Back in Alice we got our window fixed and stocked up to do section three of the Larapinta Trail, another interesting section after completing the best bits – four and five – two years ago. We left our car at Standley Chasm and climbed up with packs this time to enjoy the views that so impressed us and had drawn us back. The ups and downs are beautifully stepped in this section, harder to walk but less chance of slipping on loose rocks. Leaving the chasm area we climbed to a saddle to give us a view of the terrain ahead. The trail led us quickly to a creek bed where we had to negotiate a ten metre waterfall. Luckily it wasn’t as hard as it looked. On down the creek bed we continued, a  feature of this section of the walk. We stopped for lunch and decided to bypass the harder alternative route along a ridge as we were already weary. A kilometre of walking down a bouldered creek bed didn’t help but the track did improve after that. We wearily reached Fish Hole, a lovely waterhole, and then plodded up the sandy creek bed to the welcome sight of camp, a luxurious shelter complete with table, sleeping platform and frisky mice that emerged after dark to try and get our food.

The next day we returned along the same route and it didn’t seem as bad, I think because we knew what to expect.



Dawdling up the Oodnadatta Track

Off again for another adventure north which we began by driving all day to get to Lake Tyrell. It did not live up to all the online hype so the next day we set off for one of our good old favourites – Pink Lakes. We detoured via Patchewollock to  see one of the painted silos, part of a planned six, four have already been completed.

At Lake Crosbie we had our usual lakeside view as we set off on the circuit walk via Lake Kenyon and remnants of the salt works that used to extract salt here. The shallow salty lakes provided perfect reflected sunrises and sunsets.

Another favourite was the site of our next camp. We have stayed at Burra many times as it’s on the direct route to the north – we’ve used the caravan park, Burra Gorge and one wet night even in the Paxton Square cottages to the delight of the family. However Red Rock conservation park was our destination this time as we love the walk and surroundings. It was greener and wetter than last time we were there but we still had a visit from an emu. The walk shows the devastation wrought by drought, rabbits and erosion but it is strangely beautiful.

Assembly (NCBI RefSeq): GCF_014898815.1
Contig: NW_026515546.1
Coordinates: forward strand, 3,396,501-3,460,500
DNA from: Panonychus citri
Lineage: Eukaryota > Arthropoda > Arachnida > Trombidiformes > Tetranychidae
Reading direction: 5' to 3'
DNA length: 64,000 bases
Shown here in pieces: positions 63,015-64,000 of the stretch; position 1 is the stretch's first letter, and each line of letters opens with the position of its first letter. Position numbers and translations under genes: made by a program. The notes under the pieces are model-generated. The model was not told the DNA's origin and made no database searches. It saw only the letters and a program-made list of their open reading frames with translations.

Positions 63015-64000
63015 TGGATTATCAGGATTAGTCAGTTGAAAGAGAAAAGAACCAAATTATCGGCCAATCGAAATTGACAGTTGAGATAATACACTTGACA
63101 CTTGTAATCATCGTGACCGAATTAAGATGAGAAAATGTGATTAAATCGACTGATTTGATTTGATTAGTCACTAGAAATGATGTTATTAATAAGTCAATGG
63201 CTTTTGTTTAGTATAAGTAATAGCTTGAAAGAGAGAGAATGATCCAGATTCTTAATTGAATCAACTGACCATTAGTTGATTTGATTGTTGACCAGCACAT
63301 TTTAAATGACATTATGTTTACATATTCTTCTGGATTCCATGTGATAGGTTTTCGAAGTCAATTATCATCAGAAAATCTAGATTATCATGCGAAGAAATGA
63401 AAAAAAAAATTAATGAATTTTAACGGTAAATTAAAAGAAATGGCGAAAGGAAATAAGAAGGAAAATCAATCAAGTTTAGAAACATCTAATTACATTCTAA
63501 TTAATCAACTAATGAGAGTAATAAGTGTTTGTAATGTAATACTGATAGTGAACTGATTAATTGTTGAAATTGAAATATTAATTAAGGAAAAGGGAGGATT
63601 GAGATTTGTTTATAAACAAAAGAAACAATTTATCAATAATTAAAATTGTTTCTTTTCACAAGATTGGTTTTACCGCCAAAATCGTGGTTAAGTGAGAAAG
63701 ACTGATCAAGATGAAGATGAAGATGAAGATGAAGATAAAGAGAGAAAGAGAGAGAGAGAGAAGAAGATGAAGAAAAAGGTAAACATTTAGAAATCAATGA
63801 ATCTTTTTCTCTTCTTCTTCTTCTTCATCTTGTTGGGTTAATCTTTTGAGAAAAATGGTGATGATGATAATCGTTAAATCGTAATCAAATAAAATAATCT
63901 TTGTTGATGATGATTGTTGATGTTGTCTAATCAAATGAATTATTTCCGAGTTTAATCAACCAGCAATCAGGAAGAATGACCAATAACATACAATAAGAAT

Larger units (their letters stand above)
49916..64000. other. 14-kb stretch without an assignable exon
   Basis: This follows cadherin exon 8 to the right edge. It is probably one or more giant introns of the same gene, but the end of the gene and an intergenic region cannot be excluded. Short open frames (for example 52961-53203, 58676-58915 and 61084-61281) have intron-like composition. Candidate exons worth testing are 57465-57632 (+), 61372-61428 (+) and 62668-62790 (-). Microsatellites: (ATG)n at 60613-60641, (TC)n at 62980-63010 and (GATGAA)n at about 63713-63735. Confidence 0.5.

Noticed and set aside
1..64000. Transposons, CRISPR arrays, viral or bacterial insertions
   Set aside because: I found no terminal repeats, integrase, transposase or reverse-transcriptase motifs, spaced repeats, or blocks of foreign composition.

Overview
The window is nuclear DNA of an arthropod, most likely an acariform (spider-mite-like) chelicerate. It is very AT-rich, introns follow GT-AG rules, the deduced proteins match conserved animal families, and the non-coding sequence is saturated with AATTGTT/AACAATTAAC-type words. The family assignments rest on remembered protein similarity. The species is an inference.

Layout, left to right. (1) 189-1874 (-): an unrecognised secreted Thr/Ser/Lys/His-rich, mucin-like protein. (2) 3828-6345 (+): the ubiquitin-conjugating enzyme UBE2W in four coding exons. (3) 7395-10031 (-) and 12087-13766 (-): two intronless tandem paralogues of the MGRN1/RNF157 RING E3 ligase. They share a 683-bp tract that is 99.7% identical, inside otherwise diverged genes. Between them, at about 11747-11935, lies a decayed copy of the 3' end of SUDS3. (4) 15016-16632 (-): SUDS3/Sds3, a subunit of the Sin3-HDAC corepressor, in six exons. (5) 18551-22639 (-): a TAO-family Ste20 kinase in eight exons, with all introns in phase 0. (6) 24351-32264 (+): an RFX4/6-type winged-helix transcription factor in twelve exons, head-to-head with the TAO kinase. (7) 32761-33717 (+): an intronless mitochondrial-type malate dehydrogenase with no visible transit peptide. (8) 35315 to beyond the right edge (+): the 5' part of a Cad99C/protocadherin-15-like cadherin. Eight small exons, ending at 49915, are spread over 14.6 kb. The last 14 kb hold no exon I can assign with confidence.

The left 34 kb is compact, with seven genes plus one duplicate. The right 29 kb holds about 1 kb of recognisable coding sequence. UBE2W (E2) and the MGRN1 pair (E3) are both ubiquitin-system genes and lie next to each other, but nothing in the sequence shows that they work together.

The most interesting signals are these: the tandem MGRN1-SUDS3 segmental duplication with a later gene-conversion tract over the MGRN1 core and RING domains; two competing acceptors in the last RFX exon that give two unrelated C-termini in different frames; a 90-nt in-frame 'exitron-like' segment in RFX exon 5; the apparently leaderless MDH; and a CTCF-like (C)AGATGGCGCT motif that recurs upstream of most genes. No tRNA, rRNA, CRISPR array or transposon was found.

Alligator Gorge was worth another stopover and then we sidled up the Flinders Ranges, ducking into Parachilna Gorge to camp after Ray turned down the very basic camping at the Prairie Hotel and the allure of the Feral Feast.

We were then finally onto the Oodnadatta Track after a not so quick visit to see Talc Alf, a local character at Lyndhurst, who has his own views on the origins of letters and words and is very happy to share them. He also carves out of the rock that is used to make talcum powder. Farina was a ghost town built for the old Ghan railway and is slowly crumbling to extinction. The surprisingly pretty campground by the creek tempted us to abandon the battle against the headwind and stay the night. (Ray was watching the fuel consumption on the gauge of our brand new vehicle and didn’t like it.)

The good thing about the Oodnadatta Track is there is always something to stop and look at as opposed to the boring Stuart Highway. We had more ruins, a wacky sculpture park, Lake Eyre South and mound Springs all to keep us interested on the short leg to Coward Springs. The springs have been set up with information and boardwalks to show off two of the bigger ones but there are many more dotted about. Coward Springs has their own so there was no need to light a fire under the hot water tank for a shower.

It was a short day on to William Creek where I booked in for an early morning flight over Lake Eyre. I had the flight to myself with two pilots, one in training to learn the route and highlights to point out. We flew across the sand dunes which were practically non existent from the air and then out over the salty lake. There was only a very small amount of water in the lake but the patterns in the salt were amazing. The countryside looks so different from above and the lines of creeks were especially photogenic.

Before Oodnadatta the railway line crosses a number of creeks with impressive bridges. The biggest and best is Algebuckina bridge and it is the preferred stopping point for travelers with its appealing waterhole and grand bridge.

This year the Oodnadatta Track is in the best condition it’s been in for years according to the locals and it’s more of a highway. Despite this we served our initiation with a broken back window. We finally had to leave the smooth gravel and venture onto real 4wd tracks to visit Dalhousie Springs. It wasn’t too bad as we took a side road that passed a number of cattle stations but then we turned onto the track that led to the National Park and they notoriously never have any money for roads. So 70 km of rough driving with stops at Pedirka and Dalhousie ruins made us very grateful for the warm waterhole at the springs. It is about 37 degrees Celsius so it’s like swimming in a giant bathtub.

It was especially enjoyable in the cool next morning as the mist rose from the pond. Unfortunately we had to leave on the supposedly better road but the heavier traffic created horrendous corrugation which had us bouncing along and Ray vowing he wouldn’t have come if he’d known. Back to the bitumen at Kulgera and rocks that would be noticed anywhere else but not in the Red Centre.